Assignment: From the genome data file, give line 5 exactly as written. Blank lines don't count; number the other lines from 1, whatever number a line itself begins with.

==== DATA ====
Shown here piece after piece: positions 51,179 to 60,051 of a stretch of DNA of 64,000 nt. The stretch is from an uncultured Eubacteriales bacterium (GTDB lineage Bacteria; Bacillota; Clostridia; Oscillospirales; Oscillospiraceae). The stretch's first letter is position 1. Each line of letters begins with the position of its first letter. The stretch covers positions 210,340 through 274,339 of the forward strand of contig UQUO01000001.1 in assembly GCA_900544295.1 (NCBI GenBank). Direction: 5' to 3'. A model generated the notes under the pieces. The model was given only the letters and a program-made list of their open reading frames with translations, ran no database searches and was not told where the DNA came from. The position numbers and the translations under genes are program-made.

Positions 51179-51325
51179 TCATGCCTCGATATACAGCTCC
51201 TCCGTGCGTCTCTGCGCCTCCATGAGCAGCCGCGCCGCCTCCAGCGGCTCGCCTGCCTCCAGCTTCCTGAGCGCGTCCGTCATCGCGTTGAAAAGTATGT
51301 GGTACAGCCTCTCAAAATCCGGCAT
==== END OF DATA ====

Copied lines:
51301 GGTACAGCCTCTCAAAATCCGGCAT